Genetic engineering

A serious infectious disease nearly wiped out the beloved chestnut tree. Using genetic modification, scientists have found a way to bring it back. Of course, this is controversial because many environmentalists, such as the Union of Concerned Scientists, are only in favor of restoring the environment as long as scientists aren't involved.
This week marks the 37th anniversary of the approval of human insulin – the first biotech drug ever. Almost as revolutionary as the drug was its five-month approval by the FDA, which was two years less than average. Dr. Henry Miller celebrates the dawn of biotechnology. He should know. At that time he was in charge of the FDA team that reviewed it.
Just like fingerprints, we all have a unique set of behavioral quirks. For example, I tend to drink triple shot, iced vanilla lattes. Before beginning my work, I clean off the table using water and a napkin. (Seriously, why are coffee shop tables always so disgusting?) And, oftentimes, I tip my glasses in a peculiar way as I write my articles. None of these quirks is particularly unique. But taken together, I'm probably the only triple shot, iced vanilla latte-drinking, table-cleaning, glasses-tipping person in Seattle. If I ever committed a crime and the police were out to get me, this combination of quirks may be just enough to identify me.
A new kind of genetically engineered wheat is more efficient at absorbing phosphorus from the soil and, hence, should require less fertilizer.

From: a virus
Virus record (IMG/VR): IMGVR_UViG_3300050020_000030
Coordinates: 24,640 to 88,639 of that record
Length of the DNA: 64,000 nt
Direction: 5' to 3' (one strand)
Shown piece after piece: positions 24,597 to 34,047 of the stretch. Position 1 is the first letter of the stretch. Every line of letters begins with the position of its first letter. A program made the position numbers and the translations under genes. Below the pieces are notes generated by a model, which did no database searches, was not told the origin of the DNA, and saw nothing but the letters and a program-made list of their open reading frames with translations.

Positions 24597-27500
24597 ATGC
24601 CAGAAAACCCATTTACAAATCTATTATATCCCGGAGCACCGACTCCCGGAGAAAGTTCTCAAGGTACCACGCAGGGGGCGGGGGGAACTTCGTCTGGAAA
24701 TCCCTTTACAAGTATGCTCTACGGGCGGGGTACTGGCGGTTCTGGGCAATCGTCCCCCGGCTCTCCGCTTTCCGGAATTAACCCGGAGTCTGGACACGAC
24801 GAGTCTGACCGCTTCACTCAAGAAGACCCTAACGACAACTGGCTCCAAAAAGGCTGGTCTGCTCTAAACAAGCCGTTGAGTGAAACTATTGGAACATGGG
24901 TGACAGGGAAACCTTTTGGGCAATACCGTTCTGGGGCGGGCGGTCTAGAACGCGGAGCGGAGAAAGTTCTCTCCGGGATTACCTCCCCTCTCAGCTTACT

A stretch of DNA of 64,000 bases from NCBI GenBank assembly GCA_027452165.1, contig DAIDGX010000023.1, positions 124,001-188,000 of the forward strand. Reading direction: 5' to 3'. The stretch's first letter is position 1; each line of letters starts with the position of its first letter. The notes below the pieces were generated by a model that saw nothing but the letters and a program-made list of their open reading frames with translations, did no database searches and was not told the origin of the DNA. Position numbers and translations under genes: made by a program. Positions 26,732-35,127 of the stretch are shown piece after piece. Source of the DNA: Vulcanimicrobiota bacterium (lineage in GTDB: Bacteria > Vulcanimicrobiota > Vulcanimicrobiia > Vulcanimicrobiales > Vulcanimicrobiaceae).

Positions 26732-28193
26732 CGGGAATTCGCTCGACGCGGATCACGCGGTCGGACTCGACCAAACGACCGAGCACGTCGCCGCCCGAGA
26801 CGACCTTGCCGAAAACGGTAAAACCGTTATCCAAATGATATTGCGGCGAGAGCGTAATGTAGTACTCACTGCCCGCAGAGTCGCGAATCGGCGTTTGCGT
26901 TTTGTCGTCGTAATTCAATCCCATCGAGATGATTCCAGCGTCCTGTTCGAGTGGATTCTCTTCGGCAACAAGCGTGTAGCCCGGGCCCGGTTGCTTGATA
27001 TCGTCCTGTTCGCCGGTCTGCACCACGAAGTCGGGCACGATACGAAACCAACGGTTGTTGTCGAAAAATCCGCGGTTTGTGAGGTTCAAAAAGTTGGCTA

European researchers have created genetically engineered yeast that are capable of reducing various kinds of heavy metal pollution by 80%.
What do consumers think about organic or genetically modified foods? Demographics don't seem to make a difference, but according to a recent survey "food ideology" does.
The green revolution helped feed the world with new varieties of food crops and fertilizers. Now, genetic engineering is extending that progress. In a recent "proof of concept" study, researchers improved the efficiency of carbon dioxide utilization by plants — which could well result in marked increases in food production without additional land going under the plow.
The National Academy of Medicine conservatively approved studies to be conducted, on a limited basis, to evaluate the safety and efficacy of mitochondrial replacement therapy (MRT) in women with mitochondrial disease allowing them to have their own genetic children.
It'd be hard, if not impossible, to avoid eating genetically modified foods. By one means or another virtually all our crops grains, fruits and vegetables have been modified in this fashion. If you don't believe it, take a look at the earlier versions of some of our current foods.
The FDA has approved another GM animal. But unlike AquaBounty's GM salmon OK'd less than a month ago, nobody will be eating this one. These modified chickens will produce a drug in their egg whites, which can then be isolated and then administered to patients suffering from a rare genetic condition.
The holy grail of diabetes research has long been finding a way to administer insulin by mouth. And that goal may have been reached by scientists at the University of California at Santa Barbara, who have developed a capsule that resists the acidic environment of the stomach.
An organic farmer in Australia actually sued a neighbor last year -- and won -- claiming some of the neighbor's GM canola blew onto his field and caused some of his crop to lose its organic certification. But the Australian Court of Appeals has now reversed that ruling, which makes complete sense.